Ted Cruz is calling out rival Donald Trump for “whining” after the Republican front-runner slammed the GOP nomination process as being “rigged.”
The Texas senator went after the businessman while campaigning in California on Monday saying his rival is doing a lot of “yelling and screaming, a lot of whining.”
“As we know in the state of California, whine is something best served with cheese,” he said at an appearance in San Diego.
Addressing Trump directly, Cruz then said: "Donald, it ain't stealing when the voters vote against you. It is the voters reclaiming this country and reclaiming sanity."
Cruz’s comments came just a day after Trump repeatedly blasted Colorado’s Republican leadership following Cruz’s sweep of the state’s delegates over the weekend. He called it “corrupt” and “crooked.”
On Sunday in New York City, Trump ripped the byzantine fight over the delegates, arguing that the person who wins the most votes in the primary process should automatically be the GOP nominee.
"What they're trying to do is subvert the movement with crooked shenanigans," he said in an airport hangar. "We should have won it a long time ago. But, you know, we keep losing where we're winning."
He continued his tirade at a rally in Albany, N.Y. on Monday, calling Cruz’s win in Colorado a “total fix.”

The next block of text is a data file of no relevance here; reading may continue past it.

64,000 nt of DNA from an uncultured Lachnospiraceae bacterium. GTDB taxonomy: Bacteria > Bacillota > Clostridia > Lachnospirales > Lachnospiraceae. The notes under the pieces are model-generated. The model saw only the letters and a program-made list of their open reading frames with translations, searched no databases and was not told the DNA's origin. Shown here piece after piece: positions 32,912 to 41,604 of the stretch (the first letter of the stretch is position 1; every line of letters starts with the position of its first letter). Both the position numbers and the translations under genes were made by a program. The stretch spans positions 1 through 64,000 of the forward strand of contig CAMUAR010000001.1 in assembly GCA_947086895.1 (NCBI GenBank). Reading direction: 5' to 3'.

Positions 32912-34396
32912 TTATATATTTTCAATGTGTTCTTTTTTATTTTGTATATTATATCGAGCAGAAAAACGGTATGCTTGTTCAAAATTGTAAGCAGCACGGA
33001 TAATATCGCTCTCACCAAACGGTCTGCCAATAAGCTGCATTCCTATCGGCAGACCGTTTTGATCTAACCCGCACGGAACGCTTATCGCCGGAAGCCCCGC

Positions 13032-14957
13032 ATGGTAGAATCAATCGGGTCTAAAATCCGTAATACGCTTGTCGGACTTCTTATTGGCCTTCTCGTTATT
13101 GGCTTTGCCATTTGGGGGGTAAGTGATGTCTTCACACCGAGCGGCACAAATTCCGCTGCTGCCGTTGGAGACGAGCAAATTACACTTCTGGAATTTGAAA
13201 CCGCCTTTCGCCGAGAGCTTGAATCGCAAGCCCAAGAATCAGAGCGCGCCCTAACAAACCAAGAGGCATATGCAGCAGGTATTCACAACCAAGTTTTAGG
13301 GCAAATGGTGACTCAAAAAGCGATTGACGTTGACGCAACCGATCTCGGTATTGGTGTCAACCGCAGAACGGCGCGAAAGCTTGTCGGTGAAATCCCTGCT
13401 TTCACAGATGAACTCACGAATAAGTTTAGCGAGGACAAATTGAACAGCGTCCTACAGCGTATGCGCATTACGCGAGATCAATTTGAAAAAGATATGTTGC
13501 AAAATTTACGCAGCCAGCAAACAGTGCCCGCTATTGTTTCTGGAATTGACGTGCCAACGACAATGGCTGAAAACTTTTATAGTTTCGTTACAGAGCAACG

"There’s so much - the people all wanted to vote. They took away their votes," Trump said, according to Fox News. "I think it’s going to come back to haunt them because people aren’t going take it anymore. We’re not going to take it anymore. It’s a corrupt system. It’s a totally corrupt, rigged system."
The Cruz team outmaneuvered the Trump campaign at a series of recent state meetings to select national convention delegates, narrowing the path for Trump to clinch the nomination before the party convention this summer.
Trump has also complained about Louisiana, where he won the primary but got fewer delegates than Cruz, "who got his ass kicked."
Cruz campaigned in California as most of other candidates in both parties focused on New York ahead of that state's April 19 primary.
California doesn't hold its presidential primaries until June 7, but the state offers more delegates than any other.
The Associated Press contributed to this report.